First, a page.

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The family of a KU student face death penalty in Iran after a year of torture

By River Reporter Feb 21, 2013

A Kingston student is fearing for his family and friends in Iran after they were sentenced to death by the Iranian courts.

Jack Hammond and Jamie Elliott

A KU student has described his fears for his two cousins and three friends after they were sentenced to death by the Iranian courts.

Kamil Alboshoka’s two cousins, Jabber and Mokhtar, along with his three friends Mohammed Amouri, Hashem Shabani and Hadi Rashedi, were arrested in their homes in Ahwaz, Iran in 2011.

“Their death penalty decision was upheld by high revolution court in Tehran which puts them in a very dangerous situation,” said Mr Alboshoka, 29, a final year human geography student at Kingston.

“They have very poor health now and do not have access to doctors. They have a lack of food and poor facilities in the prison.”

Tortured day and night

The five were all members of Al-Hiwar, a scientific and cultural institute which works to fight the oppression of the Iranian government.

The activists were arrested on charges including ‘enmity against God’, ‘corruption on earth’ and spreading propaganda against the system.

Following their arrest they were taken to a secret place by the security services where they were tortured day and night, it is claimed.

Mr Alboshoka said: “Hadi’s leg was broken in detention. They put Hashem’s leg in boiling water, Jaber’s jaw and teeth were broken and he lost 10kg of his weight.

“Mokhtar lost his memory because of torture.

“They tortured them with wood, cable, electric shocks, piping and put their legs inside boiling water.”

“I am so sad, I love them.”

Mr Alboshoka now holds little hope of getting his friends and family out of prison but hopes to quash the death penalty that awaits them.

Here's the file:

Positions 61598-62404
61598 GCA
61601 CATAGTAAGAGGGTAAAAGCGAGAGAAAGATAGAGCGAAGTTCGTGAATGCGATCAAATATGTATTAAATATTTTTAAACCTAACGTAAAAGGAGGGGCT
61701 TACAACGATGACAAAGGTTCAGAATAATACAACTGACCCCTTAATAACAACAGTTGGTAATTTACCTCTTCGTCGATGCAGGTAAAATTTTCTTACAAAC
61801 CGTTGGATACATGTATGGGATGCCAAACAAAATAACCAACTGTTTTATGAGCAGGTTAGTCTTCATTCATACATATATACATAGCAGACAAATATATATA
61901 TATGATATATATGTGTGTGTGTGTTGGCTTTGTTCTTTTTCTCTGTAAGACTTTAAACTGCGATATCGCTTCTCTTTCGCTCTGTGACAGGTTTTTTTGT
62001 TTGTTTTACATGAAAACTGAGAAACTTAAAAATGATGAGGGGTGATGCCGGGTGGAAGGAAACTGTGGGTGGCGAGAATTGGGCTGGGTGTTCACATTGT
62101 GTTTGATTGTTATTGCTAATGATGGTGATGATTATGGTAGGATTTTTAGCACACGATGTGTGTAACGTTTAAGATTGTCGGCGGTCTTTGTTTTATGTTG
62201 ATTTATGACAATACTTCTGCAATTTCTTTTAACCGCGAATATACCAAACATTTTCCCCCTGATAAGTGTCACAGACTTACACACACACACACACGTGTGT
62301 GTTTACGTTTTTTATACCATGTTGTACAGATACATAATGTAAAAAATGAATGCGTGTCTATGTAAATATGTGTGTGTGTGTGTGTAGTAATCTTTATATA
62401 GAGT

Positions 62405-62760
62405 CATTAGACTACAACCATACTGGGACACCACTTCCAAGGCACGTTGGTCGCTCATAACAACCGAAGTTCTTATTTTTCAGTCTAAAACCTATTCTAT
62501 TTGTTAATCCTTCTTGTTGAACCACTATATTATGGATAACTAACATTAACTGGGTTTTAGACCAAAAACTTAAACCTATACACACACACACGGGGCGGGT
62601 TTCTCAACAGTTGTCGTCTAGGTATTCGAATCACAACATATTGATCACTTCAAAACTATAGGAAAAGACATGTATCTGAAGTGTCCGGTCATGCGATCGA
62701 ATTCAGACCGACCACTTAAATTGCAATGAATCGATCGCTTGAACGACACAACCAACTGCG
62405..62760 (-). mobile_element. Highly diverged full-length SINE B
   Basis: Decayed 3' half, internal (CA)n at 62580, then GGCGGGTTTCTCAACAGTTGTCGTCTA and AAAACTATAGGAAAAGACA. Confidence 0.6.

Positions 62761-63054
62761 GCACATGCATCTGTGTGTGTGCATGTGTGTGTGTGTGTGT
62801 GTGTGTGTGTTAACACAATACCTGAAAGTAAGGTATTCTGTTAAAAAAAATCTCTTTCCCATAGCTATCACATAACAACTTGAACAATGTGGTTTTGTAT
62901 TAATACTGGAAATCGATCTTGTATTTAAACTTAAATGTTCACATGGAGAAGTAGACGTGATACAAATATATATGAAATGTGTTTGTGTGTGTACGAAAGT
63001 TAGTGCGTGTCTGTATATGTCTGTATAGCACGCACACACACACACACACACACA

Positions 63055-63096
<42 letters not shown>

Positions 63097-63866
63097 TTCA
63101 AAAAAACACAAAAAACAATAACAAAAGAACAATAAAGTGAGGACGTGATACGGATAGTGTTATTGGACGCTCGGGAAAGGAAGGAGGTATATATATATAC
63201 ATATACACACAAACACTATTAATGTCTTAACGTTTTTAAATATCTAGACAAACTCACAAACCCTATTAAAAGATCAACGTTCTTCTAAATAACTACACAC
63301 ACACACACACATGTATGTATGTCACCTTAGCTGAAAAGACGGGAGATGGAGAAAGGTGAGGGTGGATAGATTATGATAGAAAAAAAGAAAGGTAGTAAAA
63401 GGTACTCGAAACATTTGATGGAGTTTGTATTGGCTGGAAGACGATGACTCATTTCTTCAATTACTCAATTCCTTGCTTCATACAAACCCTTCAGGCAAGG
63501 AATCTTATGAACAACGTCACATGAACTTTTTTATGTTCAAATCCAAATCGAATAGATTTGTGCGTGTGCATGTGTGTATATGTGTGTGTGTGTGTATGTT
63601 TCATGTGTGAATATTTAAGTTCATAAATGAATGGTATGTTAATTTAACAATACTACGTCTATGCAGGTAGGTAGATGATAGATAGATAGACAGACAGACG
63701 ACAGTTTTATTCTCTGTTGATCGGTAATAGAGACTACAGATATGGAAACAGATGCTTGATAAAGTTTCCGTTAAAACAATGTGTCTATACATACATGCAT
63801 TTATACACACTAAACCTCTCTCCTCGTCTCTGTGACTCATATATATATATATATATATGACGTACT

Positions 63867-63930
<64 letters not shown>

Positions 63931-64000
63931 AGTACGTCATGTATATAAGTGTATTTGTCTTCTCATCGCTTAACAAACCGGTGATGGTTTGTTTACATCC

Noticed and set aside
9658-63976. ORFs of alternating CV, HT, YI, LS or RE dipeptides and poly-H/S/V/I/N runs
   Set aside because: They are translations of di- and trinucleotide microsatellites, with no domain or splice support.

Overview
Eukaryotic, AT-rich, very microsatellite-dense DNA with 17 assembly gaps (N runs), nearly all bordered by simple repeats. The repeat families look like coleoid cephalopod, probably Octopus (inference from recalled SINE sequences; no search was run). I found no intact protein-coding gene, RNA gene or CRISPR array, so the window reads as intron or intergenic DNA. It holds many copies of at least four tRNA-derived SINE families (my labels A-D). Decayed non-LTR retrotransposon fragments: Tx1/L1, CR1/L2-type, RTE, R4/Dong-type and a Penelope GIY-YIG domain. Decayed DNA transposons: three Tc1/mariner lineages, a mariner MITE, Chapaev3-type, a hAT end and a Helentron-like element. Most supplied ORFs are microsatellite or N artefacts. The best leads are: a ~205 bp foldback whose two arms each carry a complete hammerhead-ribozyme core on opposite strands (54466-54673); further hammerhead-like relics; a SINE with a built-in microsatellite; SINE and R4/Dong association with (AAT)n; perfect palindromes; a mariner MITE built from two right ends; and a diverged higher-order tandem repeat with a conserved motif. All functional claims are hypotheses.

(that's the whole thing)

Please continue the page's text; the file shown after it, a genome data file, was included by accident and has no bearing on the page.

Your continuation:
He said: “I am so sad. I love them. They were very educated and active.”

Life-threatening conditions

Mr Alboshoka now feels helpless and powerless to aid the safe return of his cousins.

He said: “I would like to help but it is so difficult because it is run by a very harsh dictatorship and a racist regime.”

After several months, reports from the United Nations forced the regime to send the men from their isolated detention to prison.

However they still face life-threatening conditions.

A call to halt execution

Ahmed Shaheed, a UN human rights spokesman in Iran said: “It is absolutely unacceptable for individuals to be imprisoned and condemned to death for exercising their rights to freedom of peaceful assembly, association, opinion and expression, and affiliation to minority groups and to cultural institutions.”

Immense suffering

Mr Alboshoka himself was arrested and tortured by the services in 2005 after protesting against the Iranian government.

After his family paid his bail, he fled to the UK.

He said: “I have a lot of family there including cousins, male and female.

“In 2012 I lost four of my relatives, three of them killed by Iranian security guards and my 19-year-old cousin was killed under torture.” 

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